For a long time the bad character in Deepti Kapoor’s debut novel seems to be Delhi which, with its coffee shops, its sleaze and its Sufi gathering dominates the book in poetic prose quickly delivered and very easy on the eye. The mysterious ‘he’ with his bulging eyes, dark skin and mouthful of teeth could quite easily be a metaphor for the city where a girl ripe for marriage and hemmed in by her Aunty looks for a chance of excitement and escape. Rana Dasgupta says as much in his blurb, this is 21st century Delhi shown up warts and all. Kapoor’s is a story of sex, drugs and rock ‘n’ roll, a search for self and a wish to damage on the heels of lost love.
As a girl from a middle class family, her expose of drug use and sex is rather more in your face than in many coming of age novels, but has been done in regional novels like Sangeeta Dutta’s Panty. The language is what keeps it from being hard core because the sex and drugs are slow to build. We travel languorously through Delhi with the girl and the man she is interested in as the fire builds with them. The man is America returned and seduces her with tales of the trickle of slow jazz through Manhattan brownstones – though she is already seduced by his animal ugliness. Together she sees them reprising the story of beauty and the beast. The girl’s good girl persona is hateful – her Aunt is pursuing her with appropriate matches and sitting in the car ‘like a pimp’ while she is interviewed by various candidates in assorted cafes.
Her sexual experience is her first and she is hooked by its intensity. Gradually the man takes over where Delhi began and the encounters move from ecstasy in Nizamuddin to grapplings between the sheets punctuated by acid trips. She knows nothing about her lover in reality, though he may be eligible, because to him she is an interlude in his terracotta maze of an apartment.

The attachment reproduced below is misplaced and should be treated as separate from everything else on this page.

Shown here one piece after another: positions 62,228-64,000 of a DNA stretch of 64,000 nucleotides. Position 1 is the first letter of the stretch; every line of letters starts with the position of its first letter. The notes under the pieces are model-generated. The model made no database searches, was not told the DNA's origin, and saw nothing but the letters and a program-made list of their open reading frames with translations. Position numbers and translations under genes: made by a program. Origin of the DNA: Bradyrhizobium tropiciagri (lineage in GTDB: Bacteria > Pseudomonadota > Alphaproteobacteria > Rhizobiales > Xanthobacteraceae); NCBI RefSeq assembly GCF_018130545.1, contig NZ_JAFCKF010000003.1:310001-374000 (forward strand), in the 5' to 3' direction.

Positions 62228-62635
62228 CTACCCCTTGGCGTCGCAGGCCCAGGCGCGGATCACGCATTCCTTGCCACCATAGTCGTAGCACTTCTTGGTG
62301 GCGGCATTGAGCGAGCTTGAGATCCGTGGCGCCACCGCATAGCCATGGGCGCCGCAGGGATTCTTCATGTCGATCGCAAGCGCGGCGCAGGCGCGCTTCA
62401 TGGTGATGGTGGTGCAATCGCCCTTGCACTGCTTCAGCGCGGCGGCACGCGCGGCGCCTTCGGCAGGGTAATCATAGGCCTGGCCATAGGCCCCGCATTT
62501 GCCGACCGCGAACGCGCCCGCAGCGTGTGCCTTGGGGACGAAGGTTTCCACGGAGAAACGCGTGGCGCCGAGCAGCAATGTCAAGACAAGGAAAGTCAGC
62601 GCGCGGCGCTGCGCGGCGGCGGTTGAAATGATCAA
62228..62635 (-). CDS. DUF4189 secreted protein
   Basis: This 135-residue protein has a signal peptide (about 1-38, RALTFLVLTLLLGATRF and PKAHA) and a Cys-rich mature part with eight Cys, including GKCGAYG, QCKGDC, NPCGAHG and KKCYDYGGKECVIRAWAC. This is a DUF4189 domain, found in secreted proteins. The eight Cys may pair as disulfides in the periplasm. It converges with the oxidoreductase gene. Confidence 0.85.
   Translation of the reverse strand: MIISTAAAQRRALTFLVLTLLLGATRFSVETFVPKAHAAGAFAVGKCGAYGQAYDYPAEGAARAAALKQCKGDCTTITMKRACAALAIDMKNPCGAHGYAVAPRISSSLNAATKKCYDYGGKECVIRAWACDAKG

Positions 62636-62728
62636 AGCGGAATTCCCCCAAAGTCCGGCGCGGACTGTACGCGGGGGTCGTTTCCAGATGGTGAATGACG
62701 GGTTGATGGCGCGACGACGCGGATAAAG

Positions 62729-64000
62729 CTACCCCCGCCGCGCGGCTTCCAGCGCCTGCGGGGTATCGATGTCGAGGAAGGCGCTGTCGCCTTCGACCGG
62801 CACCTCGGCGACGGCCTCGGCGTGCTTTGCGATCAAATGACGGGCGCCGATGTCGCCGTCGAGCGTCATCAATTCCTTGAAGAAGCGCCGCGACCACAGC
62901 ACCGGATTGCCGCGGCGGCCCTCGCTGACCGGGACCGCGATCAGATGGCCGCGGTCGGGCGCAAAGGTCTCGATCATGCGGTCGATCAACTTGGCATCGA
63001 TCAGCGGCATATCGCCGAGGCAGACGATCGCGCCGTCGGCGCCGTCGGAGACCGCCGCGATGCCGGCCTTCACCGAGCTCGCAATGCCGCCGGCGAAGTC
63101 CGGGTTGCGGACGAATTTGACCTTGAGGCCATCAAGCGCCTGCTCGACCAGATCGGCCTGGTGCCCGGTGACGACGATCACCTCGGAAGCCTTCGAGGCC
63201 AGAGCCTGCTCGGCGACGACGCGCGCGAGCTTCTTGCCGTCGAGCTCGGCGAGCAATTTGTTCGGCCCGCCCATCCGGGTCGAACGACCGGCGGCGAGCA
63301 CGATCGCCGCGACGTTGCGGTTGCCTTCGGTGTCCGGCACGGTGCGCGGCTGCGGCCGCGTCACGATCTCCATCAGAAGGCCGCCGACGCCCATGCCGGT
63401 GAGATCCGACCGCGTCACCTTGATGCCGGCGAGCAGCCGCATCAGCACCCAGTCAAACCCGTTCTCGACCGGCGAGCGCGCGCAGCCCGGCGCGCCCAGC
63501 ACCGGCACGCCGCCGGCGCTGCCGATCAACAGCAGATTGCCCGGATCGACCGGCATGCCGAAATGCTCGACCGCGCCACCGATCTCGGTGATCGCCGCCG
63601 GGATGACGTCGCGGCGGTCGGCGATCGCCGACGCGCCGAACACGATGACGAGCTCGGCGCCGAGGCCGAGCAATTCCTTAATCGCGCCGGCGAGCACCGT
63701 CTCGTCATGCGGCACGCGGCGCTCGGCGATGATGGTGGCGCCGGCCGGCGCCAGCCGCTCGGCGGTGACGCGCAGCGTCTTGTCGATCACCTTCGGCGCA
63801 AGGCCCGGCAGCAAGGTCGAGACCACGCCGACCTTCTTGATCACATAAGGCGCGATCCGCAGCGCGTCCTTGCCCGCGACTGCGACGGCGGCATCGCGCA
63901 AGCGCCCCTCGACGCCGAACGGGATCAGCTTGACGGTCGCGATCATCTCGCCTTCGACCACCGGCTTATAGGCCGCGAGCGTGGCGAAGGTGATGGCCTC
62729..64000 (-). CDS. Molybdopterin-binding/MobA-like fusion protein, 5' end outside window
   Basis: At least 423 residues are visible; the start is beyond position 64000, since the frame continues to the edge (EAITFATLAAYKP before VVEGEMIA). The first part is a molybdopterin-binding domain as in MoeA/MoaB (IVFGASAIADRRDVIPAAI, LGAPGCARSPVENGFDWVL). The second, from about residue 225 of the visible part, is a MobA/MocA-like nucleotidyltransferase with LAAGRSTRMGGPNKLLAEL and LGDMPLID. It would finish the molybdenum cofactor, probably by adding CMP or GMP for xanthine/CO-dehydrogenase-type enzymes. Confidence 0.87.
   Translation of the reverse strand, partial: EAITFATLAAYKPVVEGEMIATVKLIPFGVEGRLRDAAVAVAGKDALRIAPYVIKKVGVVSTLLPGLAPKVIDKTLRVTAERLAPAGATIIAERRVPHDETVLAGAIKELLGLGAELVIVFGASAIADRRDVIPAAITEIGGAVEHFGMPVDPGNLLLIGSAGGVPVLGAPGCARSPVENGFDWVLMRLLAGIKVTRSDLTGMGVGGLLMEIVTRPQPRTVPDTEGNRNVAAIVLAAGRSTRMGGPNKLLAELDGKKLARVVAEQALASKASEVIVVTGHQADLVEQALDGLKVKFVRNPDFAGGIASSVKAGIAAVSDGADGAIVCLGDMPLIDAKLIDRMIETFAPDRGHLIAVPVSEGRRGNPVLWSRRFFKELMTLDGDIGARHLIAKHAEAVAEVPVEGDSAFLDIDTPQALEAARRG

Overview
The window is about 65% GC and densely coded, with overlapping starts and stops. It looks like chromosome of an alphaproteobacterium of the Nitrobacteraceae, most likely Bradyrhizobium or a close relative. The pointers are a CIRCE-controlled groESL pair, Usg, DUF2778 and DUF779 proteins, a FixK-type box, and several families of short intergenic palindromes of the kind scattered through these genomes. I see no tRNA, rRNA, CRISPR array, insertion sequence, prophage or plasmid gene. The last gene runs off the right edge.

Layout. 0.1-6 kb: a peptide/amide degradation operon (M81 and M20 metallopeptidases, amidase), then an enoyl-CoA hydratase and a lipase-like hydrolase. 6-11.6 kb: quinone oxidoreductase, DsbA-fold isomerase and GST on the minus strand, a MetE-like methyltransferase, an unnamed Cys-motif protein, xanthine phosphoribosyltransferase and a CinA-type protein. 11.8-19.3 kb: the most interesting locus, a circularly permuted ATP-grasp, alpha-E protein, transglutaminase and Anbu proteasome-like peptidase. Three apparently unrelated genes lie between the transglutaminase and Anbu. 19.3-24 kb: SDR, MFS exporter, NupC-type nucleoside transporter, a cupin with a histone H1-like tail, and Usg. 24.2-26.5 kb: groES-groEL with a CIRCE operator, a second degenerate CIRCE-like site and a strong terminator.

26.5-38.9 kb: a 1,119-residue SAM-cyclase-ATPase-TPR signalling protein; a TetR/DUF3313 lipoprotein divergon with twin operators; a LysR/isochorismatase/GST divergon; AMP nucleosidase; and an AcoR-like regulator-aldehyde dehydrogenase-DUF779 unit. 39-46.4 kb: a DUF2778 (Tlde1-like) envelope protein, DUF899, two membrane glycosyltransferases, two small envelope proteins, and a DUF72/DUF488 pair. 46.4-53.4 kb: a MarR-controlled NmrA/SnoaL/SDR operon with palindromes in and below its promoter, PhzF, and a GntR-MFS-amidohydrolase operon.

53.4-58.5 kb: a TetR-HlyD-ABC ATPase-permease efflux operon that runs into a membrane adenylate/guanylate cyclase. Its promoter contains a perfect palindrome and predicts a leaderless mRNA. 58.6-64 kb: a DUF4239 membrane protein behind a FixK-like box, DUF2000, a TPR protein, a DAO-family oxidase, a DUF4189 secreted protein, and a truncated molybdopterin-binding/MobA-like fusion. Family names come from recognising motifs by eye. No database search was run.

As expected it all comes to no good – perhaps because we expect the bad to end badly, even though, in the girl’s case it is a vortex of love betrayed. Lovers are always strangers and the more damaged the person, the more remote, because drugs, damage and sex become shields against intimacy. With the loss of the lover, the girl attempts to lose herself in those things that she loved about him, anonymous sex, hallucinogenics, white skins, as opposed to black, and international encounters. Delhi loses its charm with her lover’s vanishing and she sees the places they visited together with new eyes as shabby sordid habitats devoid of any magnetism. There are abrupt shifts of time and place, not to mention person, which are guaranteed to disorient the reader and awaken empathy with the lost girl, though the poetry remains constant.
Kapoor is wise enough to realise that she cannot spin the tale out indefinitely, so the volume remains slim.
Despite all the modernity, at its core it is a book about a woman’s coming of age and awakening to desire. A subject that recurs in European, notably French literature and that has also been found in Josephine Hart’s novels. Kapoor’s trip into the noir genre gives her debut an interesting twist as does her language.
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